Work towards ending homelessness


  • 20% increase for frontline homelessness services while we review Queensland’s homelessness response
  • Critical response team to all regions
  • Extension of existing emergency accommodation support to individuals and couples
  • More supported accommodation for the regions
  • More housing pathways for young people experiencing homelessness:
    • Supporting young people in community housing
    • Specialist homelessness funding expansion for young people
    • Youth Support Centre

Fierce competition in the rental market and increased cost of living are forcing more Queenslanders out of their homes.

Despite record government investment in social and affordable housing, some  Queenslanders still fall through the cracks through no fault of their own. It’s particularly challenging for people who have low income and struggle with complex health challenges, past trauma or family instability. This makes it even more difficult to find and keep a home. It’s a vicious cycle that’s hard to break out of without help.

Homes for Queenslanders strengthens the safety net we’ve put in place to help Queenslanders avoid homelessness. Last year, we provided $171 million to 90 non-government organisations to provide specialist homelessness services and helped more than 45,000 Queenslanders who were homeless or close to losing their housing.

Now we’re ramping up our efforts with more funding for specialist homelessness services, more emergency accommodation in the regions, and more help for First Nations peoples and young people.

Supporting people to find, get and keep a home is important work, and we depend on a dedicated specialist homelessness services workforce to get the job done. So we’re helping them too with more staff and resources.

We want the best for the people of Queensland. That’s why we’re doing everything we can to work towards ending homelessness across the state.

What we're doing

Funding for emergency accommodation and care

We will continue to provide emergency accommodation places statewide for people experiencing homelessness. Queensland’s highly successful critical response team will also be expanded in the regions, with new outreach services and more frontline staff employed in Housing Service Centres around the state.

One-stop shop for young people

Young people are often affected by family and life events beyond their control. This can increase their risk of homelessness, affect their health and make it hard for them to navigate the services they need.

We are partnering with Brisbane Youth Service to establish an integrated Youth Support Centre in Fortitude Valley, Brisbane. This one-stop shop will provide coordinated support for young people to get help with housing, physical health, mental health, alcohol and drug issues, domestic and family violence, and other related issues.

Ensuring our system works to support the most vulnerable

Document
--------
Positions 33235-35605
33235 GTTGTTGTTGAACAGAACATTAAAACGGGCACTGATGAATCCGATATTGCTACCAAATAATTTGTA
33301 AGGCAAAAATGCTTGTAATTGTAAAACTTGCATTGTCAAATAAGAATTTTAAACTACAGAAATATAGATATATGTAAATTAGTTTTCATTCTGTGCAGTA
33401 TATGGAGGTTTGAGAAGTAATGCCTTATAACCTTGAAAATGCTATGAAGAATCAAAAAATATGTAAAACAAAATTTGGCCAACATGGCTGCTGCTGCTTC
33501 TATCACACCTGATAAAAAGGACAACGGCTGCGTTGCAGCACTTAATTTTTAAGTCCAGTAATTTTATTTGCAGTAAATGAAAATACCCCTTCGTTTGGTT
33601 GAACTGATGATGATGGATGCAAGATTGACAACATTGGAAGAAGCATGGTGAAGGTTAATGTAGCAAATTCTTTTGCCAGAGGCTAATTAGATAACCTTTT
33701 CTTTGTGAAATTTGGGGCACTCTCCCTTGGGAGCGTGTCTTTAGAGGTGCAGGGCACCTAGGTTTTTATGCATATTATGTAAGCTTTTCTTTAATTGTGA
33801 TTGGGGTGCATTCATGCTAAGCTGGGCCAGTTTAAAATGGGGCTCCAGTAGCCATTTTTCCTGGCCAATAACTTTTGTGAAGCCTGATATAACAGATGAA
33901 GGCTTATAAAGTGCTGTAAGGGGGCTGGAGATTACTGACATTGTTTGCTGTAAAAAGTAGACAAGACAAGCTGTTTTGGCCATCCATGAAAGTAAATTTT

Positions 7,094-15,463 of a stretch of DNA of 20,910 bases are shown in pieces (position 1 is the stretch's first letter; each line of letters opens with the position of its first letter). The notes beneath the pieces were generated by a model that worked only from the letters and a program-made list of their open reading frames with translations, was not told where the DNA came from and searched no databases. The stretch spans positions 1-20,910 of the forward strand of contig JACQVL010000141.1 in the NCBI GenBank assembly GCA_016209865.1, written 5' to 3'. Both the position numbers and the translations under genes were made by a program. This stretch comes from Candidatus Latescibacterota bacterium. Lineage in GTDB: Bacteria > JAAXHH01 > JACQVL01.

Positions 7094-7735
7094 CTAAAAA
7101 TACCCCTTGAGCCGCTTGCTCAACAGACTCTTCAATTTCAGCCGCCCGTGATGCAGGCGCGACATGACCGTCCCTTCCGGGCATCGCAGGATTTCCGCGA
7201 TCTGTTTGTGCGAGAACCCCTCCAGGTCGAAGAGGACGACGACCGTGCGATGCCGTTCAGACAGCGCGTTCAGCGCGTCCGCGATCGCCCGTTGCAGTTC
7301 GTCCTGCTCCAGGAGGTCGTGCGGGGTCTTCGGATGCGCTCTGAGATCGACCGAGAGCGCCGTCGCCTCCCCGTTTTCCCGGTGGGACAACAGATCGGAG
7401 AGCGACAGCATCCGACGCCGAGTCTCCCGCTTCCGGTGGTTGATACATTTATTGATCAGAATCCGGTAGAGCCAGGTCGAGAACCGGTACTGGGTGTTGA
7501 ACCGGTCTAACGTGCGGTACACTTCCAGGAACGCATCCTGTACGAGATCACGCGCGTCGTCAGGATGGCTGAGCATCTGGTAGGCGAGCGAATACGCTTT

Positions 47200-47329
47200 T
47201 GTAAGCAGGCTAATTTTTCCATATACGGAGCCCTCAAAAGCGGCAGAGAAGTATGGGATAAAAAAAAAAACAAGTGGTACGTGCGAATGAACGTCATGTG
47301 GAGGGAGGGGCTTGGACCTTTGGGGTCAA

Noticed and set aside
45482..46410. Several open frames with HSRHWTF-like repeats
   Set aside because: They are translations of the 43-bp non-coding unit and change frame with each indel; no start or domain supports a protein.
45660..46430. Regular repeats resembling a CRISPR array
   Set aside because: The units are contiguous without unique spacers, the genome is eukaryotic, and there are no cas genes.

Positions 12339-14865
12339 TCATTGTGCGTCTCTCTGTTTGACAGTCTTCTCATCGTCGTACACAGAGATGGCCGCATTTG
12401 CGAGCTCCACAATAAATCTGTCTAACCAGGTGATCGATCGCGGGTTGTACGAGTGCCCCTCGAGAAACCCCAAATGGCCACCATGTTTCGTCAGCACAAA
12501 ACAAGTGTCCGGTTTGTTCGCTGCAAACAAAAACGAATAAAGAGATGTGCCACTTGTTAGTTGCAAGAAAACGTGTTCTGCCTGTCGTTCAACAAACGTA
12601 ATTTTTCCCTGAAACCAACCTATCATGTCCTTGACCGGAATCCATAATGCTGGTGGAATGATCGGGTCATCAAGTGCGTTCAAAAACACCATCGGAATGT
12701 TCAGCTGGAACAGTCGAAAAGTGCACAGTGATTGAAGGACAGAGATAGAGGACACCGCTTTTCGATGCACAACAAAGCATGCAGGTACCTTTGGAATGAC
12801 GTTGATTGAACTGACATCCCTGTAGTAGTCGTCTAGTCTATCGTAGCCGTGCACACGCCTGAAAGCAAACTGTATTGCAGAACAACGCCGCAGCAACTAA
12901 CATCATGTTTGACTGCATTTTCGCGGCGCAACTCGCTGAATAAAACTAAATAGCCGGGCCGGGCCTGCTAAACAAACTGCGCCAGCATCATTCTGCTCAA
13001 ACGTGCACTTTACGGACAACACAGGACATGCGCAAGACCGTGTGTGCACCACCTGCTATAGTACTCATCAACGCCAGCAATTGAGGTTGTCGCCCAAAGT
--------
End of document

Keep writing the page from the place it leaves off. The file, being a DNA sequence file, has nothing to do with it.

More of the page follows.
We want our homelessness responses to be effective and efficient, and help as many people as possible. So we’ve commissioned an independent review to ensure we’re responding to the needs of people experiencing homelessness across Queensland.

Expanding the Immediate Housing Response package

In November 2023, we increased funding for the Immediate Housing Response for Families, after-hours and tenancy sustainment specialist homelessness services. Now we’re expanding this package for hotel and motel accommodation to include individuals and couples.

What's to come

Reinforcing the front line

We are backing our frontline specialist homelessness services with an immediate 20% funding boost to increase their capacity while we conduct an independent review of the state’s overall homelessness response. Identified services will also receive more funding to:

  • run after-hours outreach services and employ more workers at night
  • provide more financial assistance, and support workers to help people stay in their tenancies and avoid homelessness.

Best practice supportive housing

Safe and secure housing isn’t just about the physical roof over a person’s head – it’s also about wraparound support that addresses the complex reasons a person becomes homeless. A new supportive housing policy and framework, developed in consultation with frontline services, will guide investment into the future.

A better future for young people

Young people are often disadvantaged when they need to access safe and affordable housing because they generally have lower incomes, insecure or part-time employment and less rental history. We want to protect young people who are at risk of, or experiencing, homelessness by:

  • delivering a pipeline of 8 new supported accommodation services for young people experiencing homelessness
  • providing extra night workers for identified temporary supported accommodation sites
  • investing in new mobile services to help young people in both their homes and public places find and keep housing.

More temporary supported accommodation in the regions

Access to safe and secure accommodation is critical for personal safety and wellbeing. Temporary supported accommodation can be the safety net that prevents people falling into homelessness.

To put a roof over the head of people in crisis, we will deliver a pipeline of more temporary supported accommodation for people experiencing homelessness. These will add capacity in areas that have demonstrated a real need. They will include a pipeline of 8 sites for young people, 9 sites for families and 20 sites for individuals at risk.